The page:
Boredom. . .not always a bad thing

Years ago, I found myself telling a client that throwing punches and chairs at a casual summer bbq was not actually normal behavior.  I don’t like to use the word “normal” with my clients because we all have our own respective definitions of that word.  I think it’s normal (and quite tasty) to eat kimchi with my pizza, but most of you would probably scowl at such a combination.  My client gave me a perplexed expression on his face when I suggested that violence at a bbq was not normal.  He replied with, “Really….because it’s all I’ve ever known.”

Can we all agree that was a sad response?

I went on to describe the type of backyard bbq’s I’ve attended….where we all gather around the food and drinks (yes, there’s usually beer available…but no one is getting drunk)….laugh, talk with individuals or small groups….we might even participate in a squirt gun fight with the kids….or break out some music to dance to.  His response to my description was, “That does sound much healthier than the bbq’s I’ve attended, but it also sounds b-o-r-i-n-g.”

He’s 100% right.

From his particular history of experience and perception, my bbq’s are boring.  Some of you reading this might even agree with him. And here’s the kicker: healthy living is boring.  Yes, it’s true.  If I were to video record any of the bbq’s I’ve hosted or attended, you would yawn during the entire video because there’s nothing thrilling about watching people eat, talk, giggle and play with squirt guns.  The video would appear very boring.

But I’ve never FELT bored with these interactions.  Being of sound mind and body means many many moments of boredom….the very thing we all fear (along with death) is boredom.  Because with boredom, comes the quieting of the mind and humans don’t usually appreciate a quiet mind because of the unaddressed demons that spin around, disturbing our peace.  Plus, we tend to believe that boredom is associated with laziness and if you’re a lazy person, then you’re not busy enough.  And if you’re not busy enough, you’re not being productive.  And if you’re not being productive, you’re not good enough.  It’s an irrational belief, but it’s one that most of us believe and are driven by.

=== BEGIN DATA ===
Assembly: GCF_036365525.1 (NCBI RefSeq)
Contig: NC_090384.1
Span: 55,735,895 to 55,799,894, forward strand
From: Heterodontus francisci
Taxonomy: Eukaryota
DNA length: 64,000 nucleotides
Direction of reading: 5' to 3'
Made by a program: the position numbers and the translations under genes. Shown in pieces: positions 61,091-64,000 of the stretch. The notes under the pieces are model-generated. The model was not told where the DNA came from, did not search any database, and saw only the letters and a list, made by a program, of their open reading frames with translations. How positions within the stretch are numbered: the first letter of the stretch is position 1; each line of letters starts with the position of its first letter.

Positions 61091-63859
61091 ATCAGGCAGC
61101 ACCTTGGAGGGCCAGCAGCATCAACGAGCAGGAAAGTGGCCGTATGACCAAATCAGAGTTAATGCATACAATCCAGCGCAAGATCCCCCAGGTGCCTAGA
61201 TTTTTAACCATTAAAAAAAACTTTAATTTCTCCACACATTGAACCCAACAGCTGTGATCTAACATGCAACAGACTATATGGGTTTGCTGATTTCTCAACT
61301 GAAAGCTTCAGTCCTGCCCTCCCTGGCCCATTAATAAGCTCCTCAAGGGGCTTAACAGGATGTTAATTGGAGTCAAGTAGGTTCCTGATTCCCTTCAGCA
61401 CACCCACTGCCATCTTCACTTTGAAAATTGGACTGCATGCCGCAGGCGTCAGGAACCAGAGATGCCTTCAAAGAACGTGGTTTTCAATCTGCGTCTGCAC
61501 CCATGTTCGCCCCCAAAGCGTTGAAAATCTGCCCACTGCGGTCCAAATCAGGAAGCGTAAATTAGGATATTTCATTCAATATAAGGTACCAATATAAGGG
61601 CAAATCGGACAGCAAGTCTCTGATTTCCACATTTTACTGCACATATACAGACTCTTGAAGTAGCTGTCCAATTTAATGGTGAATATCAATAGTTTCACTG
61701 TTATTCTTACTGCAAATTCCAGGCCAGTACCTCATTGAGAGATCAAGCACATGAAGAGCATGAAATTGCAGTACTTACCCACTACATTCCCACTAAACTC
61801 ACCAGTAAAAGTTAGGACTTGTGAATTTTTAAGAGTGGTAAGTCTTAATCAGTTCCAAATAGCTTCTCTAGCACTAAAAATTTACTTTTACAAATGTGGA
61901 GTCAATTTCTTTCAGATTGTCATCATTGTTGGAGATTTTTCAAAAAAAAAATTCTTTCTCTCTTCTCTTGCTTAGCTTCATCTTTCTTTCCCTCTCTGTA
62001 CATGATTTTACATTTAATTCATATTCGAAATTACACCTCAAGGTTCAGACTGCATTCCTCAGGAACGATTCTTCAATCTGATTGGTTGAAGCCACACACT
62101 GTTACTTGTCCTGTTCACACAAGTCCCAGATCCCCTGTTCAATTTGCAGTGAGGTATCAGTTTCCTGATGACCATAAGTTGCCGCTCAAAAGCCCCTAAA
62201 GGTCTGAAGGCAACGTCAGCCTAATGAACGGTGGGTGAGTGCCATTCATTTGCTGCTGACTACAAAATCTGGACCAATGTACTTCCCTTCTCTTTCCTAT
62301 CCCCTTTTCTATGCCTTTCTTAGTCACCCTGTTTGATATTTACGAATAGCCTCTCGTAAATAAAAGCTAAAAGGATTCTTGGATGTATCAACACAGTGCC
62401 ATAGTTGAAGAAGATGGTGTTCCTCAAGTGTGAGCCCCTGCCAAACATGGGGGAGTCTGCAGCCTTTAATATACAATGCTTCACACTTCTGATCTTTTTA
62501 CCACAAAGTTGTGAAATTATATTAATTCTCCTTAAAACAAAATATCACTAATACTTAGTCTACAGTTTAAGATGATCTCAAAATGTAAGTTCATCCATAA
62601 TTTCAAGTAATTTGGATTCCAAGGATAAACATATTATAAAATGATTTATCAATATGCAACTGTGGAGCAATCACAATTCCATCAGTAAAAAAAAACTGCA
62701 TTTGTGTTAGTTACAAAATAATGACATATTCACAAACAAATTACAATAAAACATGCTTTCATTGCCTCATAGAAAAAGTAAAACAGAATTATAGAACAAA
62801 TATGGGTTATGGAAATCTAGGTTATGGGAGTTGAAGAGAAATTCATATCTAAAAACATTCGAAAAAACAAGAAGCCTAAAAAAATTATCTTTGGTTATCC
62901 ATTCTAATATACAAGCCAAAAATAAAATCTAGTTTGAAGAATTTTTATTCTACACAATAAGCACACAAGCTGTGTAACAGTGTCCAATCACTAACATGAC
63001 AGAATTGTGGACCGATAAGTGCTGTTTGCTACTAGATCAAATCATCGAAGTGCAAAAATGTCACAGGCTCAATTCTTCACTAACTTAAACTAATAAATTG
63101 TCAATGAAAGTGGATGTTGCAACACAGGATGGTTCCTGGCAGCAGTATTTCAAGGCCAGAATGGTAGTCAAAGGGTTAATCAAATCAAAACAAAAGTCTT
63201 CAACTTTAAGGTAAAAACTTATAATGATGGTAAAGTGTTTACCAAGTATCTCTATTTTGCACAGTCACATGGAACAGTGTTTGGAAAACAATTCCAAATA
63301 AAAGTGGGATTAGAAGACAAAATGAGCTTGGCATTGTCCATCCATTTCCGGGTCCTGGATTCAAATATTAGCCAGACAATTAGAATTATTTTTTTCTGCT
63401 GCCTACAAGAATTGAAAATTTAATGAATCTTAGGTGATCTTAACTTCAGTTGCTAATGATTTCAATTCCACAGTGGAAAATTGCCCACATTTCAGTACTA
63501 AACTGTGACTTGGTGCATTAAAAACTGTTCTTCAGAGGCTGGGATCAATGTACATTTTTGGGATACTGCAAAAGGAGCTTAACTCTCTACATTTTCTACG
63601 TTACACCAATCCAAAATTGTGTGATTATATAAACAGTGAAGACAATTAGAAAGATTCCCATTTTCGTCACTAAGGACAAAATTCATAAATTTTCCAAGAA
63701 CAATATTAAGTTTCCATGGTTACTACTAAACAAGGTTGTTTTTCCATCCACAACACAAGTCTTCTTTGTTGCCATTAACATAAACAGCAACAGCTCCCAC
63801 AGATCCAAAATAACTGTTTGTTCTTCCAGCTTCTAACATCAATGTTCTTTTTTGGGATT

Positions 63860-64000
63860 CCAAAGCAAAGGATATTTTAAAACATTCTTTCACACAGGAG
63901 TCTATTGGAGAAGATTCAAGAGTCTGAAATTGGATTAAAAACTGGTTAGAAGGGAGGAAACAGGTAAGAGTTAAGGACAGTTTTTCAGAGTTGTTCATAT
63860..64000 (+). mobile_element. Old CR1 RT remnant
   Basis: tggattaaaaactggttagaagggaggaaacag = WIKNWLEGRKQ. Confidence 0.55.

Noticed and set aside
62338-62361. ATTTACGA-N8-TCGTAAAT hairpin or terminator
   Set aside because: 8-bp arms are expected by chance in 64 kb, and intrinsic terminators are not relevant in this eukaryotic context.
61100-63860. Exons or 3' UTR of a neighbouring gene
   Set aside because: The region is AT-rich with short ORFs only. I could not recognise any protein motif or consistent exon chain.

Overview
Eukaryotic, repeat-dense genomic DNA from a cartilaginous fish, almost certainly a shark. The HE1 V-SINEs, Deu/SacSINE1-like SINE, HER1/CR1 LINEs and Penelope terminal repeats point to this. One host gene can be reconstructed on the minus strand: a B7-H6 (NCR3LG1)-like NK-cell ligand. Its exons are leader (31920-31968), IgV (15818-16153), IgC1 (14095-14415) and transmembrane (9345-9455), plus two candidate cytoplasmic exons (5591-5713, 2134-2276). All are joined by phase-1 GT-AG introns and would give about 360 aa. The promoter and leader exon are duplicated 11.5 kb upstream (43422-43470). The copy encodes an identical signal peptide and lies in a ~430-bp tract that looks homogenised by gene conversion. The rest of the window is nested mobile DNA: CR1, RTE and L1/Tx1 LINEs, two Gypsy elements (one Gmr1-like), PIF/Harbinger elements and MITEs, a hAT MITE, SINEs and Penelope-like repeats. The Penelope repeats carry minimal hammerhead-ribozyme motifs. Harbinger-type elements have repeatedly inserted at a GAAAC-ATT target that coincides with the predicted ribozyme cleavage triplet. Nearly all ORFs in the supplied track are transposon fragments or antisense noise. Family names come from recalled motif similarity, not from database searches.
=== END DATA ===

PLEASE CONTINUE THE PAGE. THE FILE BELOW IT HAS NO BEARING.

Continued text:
However….what I have found with moments, minutes, and hours of boredom is an openness. To creativity, to new ideas, and to people. I was bored last week so I just sat there with the TV on, but not really engaged in whatever program was airing at the time.  And then I remembered my watercolor paints. So I broke those out, started painting and in the midst of painting, I came up with an idea for my upcoming class.  I’m not a professional artist and most of what I paint doesn’t get seen by others, but the very act of it opens my mind up to other possibilities about other areas of my life.  It’s a beautiful chain of very subtle, implicit events…all because I was bored. If you’re not yelling or throwing chairs at people during a backyard bbq, you are more open to a different kind of interaction or relationship with them.

Remember day dreaming in class when you were young?  The day dreams would include something fun or engaging or maybe even a vision of who you wanted to be when you grew up.  As adults, we need a little room to day dream….to be bored so that our creative brain can get activated.  We are a highly anxious group of mammals who need to allow for moments of boredom.  And if you wait until everything on your to-do list is complete, you’ll never be bored because there will always be something to do.

So stop doing what you’re doing.

Be bored.

Imagine.

Day dream.

Create.